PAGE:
Twitter and Medium co-founder Ev Williams was interviewed this morning by legendary journalist Walter Isaacson at Fortune’s Brainstorm Tech conference in Aspen. Isaacson didn’t hold any punches when it came to asking about Twitter’s future, either.
Isaacson started off by asking what, exactly, Twitter is looking for in a new CEO. Said Williams: “An exceptional leader…who can make things happen.”
Asked if that person should be more versed in product or in driving revenue, Williams answered, “I don’t think revenue is the right way to say it. [This person primarily needs] to see the potential of the platform and [that’s] more strategy than product per se. There are lots of amazing product people in Twitter today. Its potential is vast. The challenge is deciding what to focus on and aligning the organization toward that purpose.”
Asked why Twitter felt there was the need to change out management right now, Williams stuck to what the company has stated previously, saying it was former CEO Dick Costolo’s decision. “We were optimistic about where we were going, but Dick decided now is the time to step down for his personal choices, as well, he said, if he was going to step down, now seemed like the right time to do it.”
Isaacson also brought up the question of the incoming CEO facing too many ex-Twitter CEOs on its board. How big a problem is that, he asked. Williams said he didn’t think the company’s board composition would be a deciding factor in any candidate’s choice but that, ” If the CEO would prefer one less [former] CEO, I’d be happy to [step down].”
Naturally, Isaacson also asked Williams what he saw as the strategic vision of the company, given that Twitter has been famously confusing on this point. Williams said he didn’t think it was his place to define the company’s vision, but, he continued on, “I think Twitter is primarily a news system. From early on, we didn’t know what it was: a social network, microblogging was a thing a lot of people called it. In 2009, we made the distinction internally and the way we started talking about it was as a real-time information network. Since then, [there have been] many applications of that [including] personal components and public components. What is news? Twitter excels at that.”
Isaacson quickly disagreed, though, noting that earlier this morning, he’d turned to the network to glean more information about a landmark deal reached earlier today on Iran’s nuclear program. “I went to Twitter, and it didn’t satisfy me,” he told Williams.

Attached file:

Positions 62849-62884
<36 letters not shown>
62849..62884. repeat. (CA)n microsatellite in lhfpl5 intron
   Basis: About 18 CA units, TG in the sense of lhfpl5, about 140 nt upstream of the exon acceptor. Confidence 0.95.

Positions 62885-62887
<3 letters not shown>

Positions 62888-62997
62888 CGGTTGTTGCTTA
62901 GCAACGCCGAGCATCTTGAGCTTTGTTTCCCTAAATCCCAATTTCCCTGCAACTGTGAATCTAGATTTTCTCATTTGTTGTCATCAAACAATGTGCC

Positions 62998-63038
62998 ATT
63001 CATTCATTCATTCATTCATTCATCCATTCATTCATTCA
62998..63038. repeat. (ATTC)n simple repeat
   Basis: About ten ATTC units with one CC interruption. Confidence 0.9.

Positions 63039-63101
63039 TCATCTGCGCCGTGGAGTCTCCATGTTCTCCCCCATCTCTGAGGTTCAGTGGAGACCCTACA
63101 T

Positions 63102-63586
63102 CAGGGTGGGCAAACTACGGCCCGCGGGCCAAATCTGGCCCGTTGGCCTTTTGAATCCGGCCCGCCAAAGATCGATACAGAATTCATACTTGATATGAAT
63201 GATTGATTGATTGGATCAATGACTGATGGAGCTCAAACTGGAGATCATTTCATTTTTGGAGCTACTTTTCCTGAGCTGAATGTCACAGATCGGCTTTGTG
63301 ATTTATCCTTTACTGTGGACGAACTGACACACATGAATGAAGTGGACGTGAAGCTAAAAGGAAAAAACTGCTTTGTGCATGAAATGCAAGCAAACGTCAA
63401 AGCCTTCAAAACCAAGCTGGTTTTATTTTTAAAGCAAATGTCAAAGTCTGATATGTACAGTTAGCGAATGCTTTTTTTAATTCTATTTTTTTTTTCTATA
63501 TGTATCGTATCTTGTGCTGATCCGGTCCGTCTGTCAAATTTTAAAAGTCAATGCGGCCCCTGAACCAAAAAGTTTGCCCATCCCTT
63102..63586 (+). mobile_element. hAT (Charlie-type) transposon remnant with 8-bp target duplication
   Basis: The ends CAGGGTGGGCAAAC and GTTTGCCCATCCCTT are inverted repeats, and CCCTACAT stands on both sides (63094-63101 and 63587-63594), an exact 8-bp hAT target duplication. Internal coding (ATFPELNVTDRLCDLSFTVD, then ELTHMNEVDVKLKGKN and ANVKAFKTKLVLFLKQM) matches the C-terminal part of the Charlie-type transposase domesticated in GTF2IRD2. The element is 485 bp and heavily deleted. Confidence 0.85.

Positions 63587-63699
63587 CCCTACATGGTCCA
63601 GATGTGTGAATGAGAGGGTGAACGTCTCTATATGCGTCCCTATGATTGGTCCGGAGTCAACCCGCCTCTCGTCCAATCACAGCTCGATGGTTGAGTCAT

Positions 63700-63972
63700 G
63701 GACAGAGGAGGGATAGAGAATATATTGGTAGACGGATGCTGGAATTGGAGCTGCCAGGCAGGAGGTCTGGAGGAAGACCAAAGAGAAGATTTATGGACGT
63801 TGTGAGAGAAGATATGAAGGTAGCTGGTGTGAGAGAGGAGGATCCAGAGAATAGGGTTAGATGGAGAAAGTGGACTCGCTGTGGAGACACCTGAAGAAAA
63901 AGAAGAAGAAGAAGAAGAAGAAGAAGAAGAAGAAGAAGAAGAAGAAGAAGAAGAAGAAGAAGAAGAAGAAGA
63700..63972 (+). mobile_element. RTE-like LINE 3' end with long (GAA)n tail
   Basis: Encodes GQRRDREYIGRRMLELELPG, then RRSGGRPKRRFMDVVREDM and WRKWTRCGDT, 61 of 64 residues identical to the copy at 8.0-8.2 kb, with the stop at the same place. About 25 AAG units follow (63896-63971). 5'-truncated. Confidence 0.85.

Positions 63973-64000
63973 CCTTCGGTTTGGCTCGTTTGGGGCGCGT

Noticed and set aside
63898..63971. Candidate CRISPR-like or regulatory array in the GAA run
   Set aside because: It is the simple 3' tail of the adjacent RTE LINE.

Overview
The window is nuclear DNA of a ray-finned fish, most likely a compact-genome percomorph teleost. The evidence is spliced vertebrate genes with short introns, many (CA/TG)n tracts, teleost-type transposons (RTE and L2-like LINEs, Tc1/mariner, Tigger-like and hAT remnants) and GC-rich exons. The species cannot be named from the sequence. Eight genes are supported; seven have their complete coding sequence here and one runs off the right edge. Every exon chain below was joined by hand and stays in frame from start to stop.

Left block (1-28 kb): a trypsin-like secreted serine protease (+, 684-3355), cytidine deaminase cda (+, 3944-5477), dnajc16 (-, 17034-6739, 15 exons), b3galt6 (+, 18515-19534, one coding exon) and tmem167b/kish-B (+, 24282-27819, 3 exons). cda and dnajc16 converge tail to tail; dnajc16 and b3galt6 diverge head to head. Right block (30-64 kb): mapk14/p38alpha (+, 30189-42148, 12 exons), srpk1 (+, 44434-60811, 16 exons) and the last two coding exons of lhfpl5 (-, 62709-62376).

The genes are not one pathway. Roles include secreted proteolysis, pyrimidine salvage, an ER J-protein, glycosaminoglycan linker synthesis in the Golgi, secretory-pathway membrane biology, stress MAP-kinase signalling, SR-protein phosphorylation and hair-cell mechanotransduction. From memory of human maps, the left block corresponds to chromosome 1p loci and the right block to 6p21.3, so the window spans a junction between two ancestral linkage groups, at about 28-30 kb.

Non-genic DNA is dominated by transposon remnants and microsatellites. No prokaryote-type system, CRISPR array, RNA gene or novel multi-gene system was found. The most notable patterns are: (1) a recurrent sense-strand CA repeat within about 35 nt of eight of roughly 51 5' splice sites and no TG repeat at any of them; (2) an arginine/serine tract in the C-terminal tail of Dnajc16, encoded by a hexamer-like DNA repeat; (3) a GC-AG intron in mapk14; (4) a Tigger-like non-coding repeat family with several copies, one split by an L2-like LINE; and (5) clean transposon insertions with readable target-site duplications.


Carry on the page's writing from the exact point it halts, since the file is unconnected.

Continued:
Williams said that “guaranteed,” Twitter has “all the information you’re looking for, so a big topic of conversation [within the company], and what we’re building into Twitter, are better ways to organize that information.”
Evans added, “I agree that it could be way better,” but “both the infrastructure and data is available.” He continued: “It’s not an easy task to make it easier to use, but that speaks to the potential that Twitter has before it.”
Couldn’t — or perhaps shouldn’t — third parties help toward that end, Isaacson suggested, seemingly referring to Twitter’s checkered history with third-party developers, who it has at times seemed to welcome into the fold, only to later cut off.
Said Williams (in an answer certain to upset some of those same third-party developers): ” Yes. We had an API really early and we didn’t have a platform and people conflated those things and people built apps or clients for Twitter or things that were ostensibly on top of Twitter. But it wasn’t a well-designed platform and it didn’t create a win for developers or users or the company. It was a strategic error that we had to wind down, and the company [received] a lot of critiques for that. But the story that [third-party developers drove] all this growth and innovation for Twitter was completely overblown.”
Unfortunately, Williams declined to share Twitter’s roadmap with Isaacson, saying there are “new products and new sources of revenue coming,” but quickly added, jokingly, “I’ve already said too much.”
He was just about to jump off stage, in fact, when Fortune writer Erin Griffith (who was seated in the audience) brought up a fake Bloomberg story circulated this morning, one reporting that “Twitter is working closely with bankers after receiving an offer to be bought out for $31 billion.”
Though the story was a hoax, Griffith asked, would Twitter be better off under an umbrella company?
“No, not at this time,” said Williams, saying he couldn’t expound too much on his views owing to legal restrictions. “There is incredible potential at Twitter and blah blah blah, the board will do what it’s supposed to do,” he said to chuckles from attendees.